I found it years ago on a back shelf in an antique shop in beautiful downtown Wallace, Idaho. With "$19.95" written in pencil on the inside page, I could tell that Steamboats in the Timber (1952) was read and reread many times. There were other charms, too: The uncredited cover art is retro-cool. (That's a facsimile of it on this week's cover.) And I was already familiar with author Ruby El Hult, who also wrote the classic Lost Mines and Treasures of the Pacific Northwest.

But there was mystery, too, hidden in that musty stack of books. I was not aware of Steamboats, but I knew snippets of old steamboat lore surrounding Lake Coeur d'Alene. I wanted to learn more. And I didn't know that El Hult was a local, having grown up on the shores of the lake, on a farm near Harrison. Then I flipped to the dedication page: "To my sister, Emerald Hult, age 5, who was taken away on a steamer to Coeur d'Alene. Had she returned, my whole life would have been different."

Wow! Where do you start? Was poor little Emerald taken to town to see a doctor, never to recover? Did she leave with a better-off Aunt and Uncle for a new life in San Francisco? Did she just vanish? Ruby doesn't say another word, and neither does the Internet. History can be very personal, indeed, as every passing steamer must have reopened El Hult's emotional wound.

Of course I bought it, and we used El Hult's book as inspiration for this week's cover story, which is also featured in our new Inlander Histories, Volume 2 — on sale now at some of your favorite shops. In our new collection, which follows up last year's Volume 1, we're republishing Inlander stories from as far back as 1994.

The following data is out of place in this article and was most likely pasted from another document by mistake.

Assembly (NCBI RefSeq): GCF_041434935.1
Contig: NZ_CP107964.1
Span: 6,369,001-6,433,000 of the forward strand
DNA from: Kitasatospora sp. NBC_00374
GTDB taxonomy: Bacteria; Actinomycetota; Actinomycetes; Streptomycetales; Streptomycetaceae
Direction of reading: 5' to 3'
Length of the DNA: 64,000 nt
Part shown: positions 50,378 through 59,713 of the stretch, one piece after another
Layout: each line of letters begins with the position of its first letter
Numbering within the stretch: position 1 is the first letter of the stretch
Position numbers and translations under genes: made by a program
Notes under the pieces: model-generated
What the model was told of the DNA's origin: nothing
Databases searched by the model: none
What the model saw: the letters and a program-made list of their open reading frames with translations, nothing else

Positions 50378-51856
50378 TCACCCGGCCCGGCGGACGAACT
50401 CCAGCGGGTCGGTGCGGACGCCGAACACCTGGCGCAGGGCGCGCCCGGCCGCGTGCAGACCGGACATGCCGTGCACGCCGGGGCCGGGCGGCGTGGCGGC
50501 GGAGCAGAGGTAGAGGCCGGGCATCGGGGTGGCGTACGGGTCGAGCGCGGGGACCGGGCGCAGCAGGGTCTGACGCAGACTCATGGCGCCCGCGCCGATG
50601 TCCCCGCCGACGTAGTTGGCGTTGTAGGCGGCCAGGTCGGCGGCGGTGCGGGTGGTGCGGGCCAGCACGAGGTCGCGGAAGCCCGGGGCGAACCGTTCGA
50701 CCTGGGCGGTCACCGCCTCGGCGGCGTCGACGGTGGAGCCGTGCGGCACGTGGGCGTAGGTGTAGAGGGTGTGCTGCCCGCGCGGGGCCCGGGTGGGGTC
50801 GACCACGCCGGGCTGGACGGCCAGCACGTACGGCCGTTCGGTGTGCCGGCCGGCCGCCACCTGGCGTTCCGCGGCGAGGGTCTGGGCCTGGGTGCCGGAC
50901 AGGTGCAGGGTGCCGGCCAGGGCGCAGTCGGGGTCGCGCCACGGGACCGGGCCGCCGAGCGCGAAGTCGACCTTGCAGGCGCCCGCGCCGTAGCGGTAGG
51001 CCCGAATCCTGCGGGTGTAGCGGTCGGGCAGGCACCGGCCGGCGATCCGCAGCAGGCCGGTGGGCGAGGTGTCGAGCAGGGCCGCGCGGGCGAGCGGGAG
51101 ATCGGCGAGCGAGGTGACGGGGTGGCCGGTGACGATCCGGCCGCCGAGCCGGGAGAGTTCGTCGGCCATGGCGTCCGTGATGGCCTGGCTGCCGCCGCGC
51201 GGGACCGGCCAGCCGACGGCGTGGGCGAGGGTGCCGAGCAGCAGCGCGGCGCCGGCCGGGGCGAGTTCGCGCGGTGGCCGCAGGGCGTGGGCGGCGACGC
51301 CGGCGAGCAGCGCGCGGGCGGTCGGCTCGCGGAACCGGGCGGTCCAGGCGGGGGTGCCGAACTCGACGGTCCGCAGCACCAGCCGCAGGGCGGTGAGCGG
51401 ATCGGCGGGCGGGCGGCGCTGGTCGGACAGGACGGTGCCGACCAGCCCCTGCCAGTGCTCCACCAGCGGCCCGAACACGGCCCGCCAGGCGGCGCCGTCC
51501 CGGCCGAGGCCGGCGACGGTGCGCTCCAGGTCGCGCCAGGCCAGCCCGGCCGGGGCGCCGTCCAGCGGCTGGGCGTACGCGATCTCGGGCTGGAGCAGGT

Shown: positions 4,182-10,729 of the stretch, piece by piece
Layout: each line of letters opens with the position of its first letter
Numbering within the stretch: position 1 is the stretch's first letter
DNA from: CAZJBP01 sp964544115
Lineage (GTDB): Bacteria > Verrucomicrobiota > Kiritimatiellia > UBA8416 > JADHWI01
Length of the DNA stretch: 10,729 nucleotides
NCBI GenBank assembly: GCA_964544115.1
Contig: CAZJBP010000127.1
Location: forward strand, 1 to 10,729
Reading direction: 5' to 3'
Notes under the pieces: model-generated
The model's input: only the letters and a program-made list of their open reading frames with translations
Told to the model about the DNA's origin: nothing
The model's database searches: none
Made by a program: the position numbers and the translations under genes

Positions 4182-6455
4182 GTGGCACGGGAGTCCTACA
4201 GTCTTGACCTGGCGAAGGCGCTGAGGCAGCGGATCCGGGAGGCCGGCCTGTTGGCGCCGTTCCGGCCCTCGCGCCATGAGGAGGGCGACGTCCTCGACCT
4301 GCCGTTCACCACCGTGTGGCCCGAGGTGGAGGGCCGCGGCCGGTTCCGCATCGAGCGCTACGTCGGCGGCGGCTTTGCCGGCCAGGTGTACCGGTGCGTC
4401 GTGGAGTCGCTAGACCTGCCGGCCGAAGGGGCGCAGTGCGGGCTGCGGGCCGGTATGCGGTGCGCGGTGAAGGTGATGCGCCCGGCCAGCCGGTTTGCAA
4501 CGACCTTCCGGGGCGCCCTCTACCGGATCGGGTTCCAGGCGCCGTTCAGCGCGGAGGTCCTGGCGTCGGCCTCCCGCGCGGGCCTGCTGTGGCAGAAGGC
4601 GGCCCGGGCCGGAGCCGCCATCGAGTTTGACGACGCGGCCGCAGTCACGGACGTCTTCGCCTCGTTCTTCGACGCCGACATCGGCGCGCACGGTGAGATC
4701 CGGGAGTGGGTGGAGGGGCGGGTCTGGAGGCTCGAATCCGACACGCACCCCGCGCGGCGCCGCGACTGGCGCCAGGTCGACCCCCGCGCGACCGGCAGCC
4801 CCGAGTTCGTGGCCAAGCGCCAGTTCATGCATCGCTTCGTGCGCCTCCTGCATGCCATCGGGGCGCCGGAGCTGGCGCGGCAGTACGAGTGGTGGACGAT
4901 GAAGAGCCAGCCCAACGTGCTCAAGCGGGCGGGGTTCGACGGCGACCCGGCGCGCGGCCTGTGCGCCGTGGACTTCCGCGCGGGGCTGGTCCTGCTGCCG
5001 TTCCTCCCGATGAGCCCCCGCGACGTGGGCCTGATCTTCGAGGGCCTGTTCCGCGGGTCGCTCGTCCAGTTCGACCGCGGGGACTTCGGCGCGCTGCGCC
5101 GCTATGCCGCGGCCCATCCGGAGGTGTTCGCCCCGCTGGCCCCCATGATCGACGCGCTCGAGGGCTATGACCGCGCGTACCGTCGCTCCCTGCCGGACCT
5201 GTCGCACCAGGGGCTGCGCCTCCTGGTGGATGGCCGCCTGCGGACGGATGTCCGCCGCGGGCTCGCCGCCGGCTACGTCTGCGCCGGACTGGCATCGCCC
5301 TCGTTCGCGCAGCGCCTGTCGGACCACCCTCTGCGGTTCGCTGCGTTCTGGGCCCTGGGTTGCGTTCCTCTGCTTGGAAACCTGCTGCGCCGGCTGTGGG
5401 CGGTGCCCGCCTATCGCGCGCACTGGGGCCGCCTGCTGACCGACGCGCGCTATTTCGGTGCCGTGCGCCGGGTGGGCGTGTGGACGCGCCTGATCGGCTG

Did you know that one of the biggest fights between labor and capital was waged here on the streets of Spokane? Or that the Northwest microbrewery craze can be traced to the Lewis and Clark expedition, when a clever private conjured suds from a cache of semi-moldy camas bread? (William Clark declared it "excellent beer.") Or that the most existential passage in American fiction has to do with a man named Flitcraft who was hiding out in Spokane?

Some history sits right in front of our eyes, in that giant steamboat propeller at the Museum of North Idaho, for example, or in the carved beasts of the Looff Carrousel. Just like fading chapters of our collective story, the best books keep a little mystery between their covers. I hope readers come across either or both volumes of Inlander Histories and get hooked. ♦

More To The Story

Shortly after this issue hit the streets, we heard from a Deer Park reader named Don McConnell, who sent this email:

I just read your article, "Hooked on History" in the Inlander and was interested in the story of Emerald Hult. I am a military historian currently working on articles about soldiers stationed in Washington Territory prior to the Civil War. The online tools I rely on for military research are useful for other genealogical research.

Others have probably sent you similar information on Emerald. If not, below is what I found on a girl I believe is mentioned in your article. Attached is her death certificate from Ancestry.com. She is buried in Coeur D'Alene in Forest Cemetery, plot D-27-06, according to Find-a-Grave.

Here is the death certificate information McConnell sent our way:

Name: Emerald Leone Hult

Birth Date: 26 Feb 1915

Birth Place: Idaho

Cause of Death: Appendicitis

Death Date: 1 Jan 1920

Death Place: Coeur D'Alene, Kootenai

Father's name: J.A. Hult

Father's Birth Place: Minnesota

Mother Name: Caroline Pearson

Mother's Birth Place: Sweden

Certificate Year: 1920

Certificate Number: 030131

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About The Author

Ted S. McGregor Jr.

Ted S. McGregor, Jr. grew up in Spokane and attended Gonzaga Prep high school and the University of the Washington. While studying for his Master's in journalism at the University of Missouri, he completed a professional project on starting a weekly newspaper in Spokane. In 1993, he turned that project into reality...